[quote=“miltownkid”][quote=“smell the glove”]For those of you thinking of uploading to YouTube, this from from Wired:
[quote]The video site YouTube constitutes an equal or larger threat to small content producers. Before you upload that video of your 19-person indie rocker reggae band, for instance, you may want to read the fine print. YouTube’s “new” Terms & Conditions allow them to sell whatever you uploaded however they want:
“…by submitting the User Submissions to YouTube, you hereby grant YouTube a worldwide, non-exclusive, royalty-free, sublicenseable and transferable license to use, reproduce, distribute, prepare derivative works of, display, and perform the User Submissions in connection with the YouTube Website and YouTube’s (and its successor’s) business… in any media formats and through any media channels.”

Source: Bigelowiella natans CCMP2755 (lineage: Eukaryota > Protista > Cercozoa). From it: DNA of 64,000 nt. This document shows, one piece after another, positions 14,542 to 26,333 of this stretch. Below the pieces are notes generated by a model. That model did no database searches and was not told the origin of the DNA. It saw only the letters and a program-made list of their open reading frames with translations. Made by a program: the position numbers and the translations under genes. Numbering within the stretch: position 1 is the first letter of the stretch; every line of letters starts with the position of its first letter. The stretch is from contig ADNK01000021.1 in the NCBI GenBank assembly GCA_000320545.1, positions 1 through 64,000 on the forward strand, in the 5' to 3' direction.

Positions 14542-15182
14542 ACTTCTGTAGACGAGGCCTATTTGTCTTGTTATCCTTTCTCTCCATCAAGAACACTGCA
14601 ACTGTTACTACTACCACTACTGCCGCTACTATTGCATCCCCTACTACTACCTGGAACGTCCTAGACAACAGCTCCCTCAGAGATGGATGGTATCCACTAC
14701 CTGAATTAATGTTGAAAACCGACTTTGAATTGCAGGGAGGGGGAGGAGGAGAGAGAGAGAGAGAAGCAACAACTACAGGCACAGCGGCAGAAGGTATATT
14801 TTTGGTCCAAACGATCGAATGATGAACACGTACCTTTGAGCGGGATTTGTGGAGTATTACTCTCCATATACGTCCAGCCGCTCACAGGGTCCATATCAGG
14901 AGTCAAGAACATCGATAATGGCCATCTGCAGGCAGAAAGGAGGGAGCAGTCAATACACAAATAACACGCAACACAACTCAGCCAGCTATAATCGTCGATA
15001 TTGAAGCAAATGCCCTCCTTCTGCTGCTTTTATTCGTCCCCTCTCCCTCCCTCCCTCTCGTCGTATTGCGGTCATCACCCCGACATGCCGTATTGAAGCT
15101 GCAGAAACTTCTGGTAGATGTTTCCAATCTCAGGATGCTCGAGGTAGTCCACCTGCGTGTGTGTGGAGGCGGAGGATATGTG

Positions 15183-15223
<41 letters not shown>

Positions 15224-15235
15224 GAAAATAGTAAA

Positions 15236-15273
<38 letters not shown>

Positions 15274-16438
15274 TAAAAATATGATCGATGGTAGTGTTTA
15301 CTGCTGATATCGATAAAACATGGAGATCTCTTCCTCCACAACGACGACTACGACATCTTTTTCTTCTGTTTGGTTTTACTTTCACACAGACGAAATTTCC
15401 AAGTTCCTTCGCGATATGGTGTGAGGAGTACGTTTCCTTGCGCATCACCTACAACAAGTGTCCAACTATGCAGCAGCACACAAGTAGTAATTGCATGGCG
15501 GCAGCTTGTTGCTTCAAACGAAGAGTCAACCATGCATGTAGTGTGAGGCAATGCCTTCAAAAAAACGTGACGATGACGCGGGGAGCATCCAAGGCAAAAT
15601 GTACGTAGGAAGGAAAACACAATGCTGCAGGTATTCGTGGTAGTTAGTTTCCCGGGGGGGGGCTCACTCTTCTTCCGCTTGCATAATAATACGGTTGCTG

Among other things, this means they could strip the audio portion of any track and sell it on a CD. Or, they could sell your video to an ad firm looking to get “edgy”; suddenly your indie reggae tune could be the soundtrack to a new ad for SUVs. The sky’s still the limit, when it comes to the rights you surrender to YouTube when you upload your video.[/quote][/quote]
While reading up on Youtube this morning I came across this site: revver.com/
Revver connects creators, viewers, and advertisers in a sponsorship marketplace for online video, taking full advantage of the open flow of information on the Internet, rather than trying to fight it. Revver provides all the tools you need to distribute your original work online and earn money. Revver strives to support free and accessible videos online and still reward creators.
Why is Creative Commons the default license on Revver?
The Creative Commons share-alike license simply says that you are allowing people to share your work. This is vital to the Revver system because the more people watch your video, the more money you earn. To learn more about Creative Commons take a look at their website.
I might start posting my videos here.[/quote]
Thanks for bringing this to my attention. You are right, the Creative Commons License would be a more fair license to submit my videos too. Did you get Revver to work on Linux, they seem to use QuickTime as a default movie format. I am not aware of a Quicktime plugin for Firefox on Linux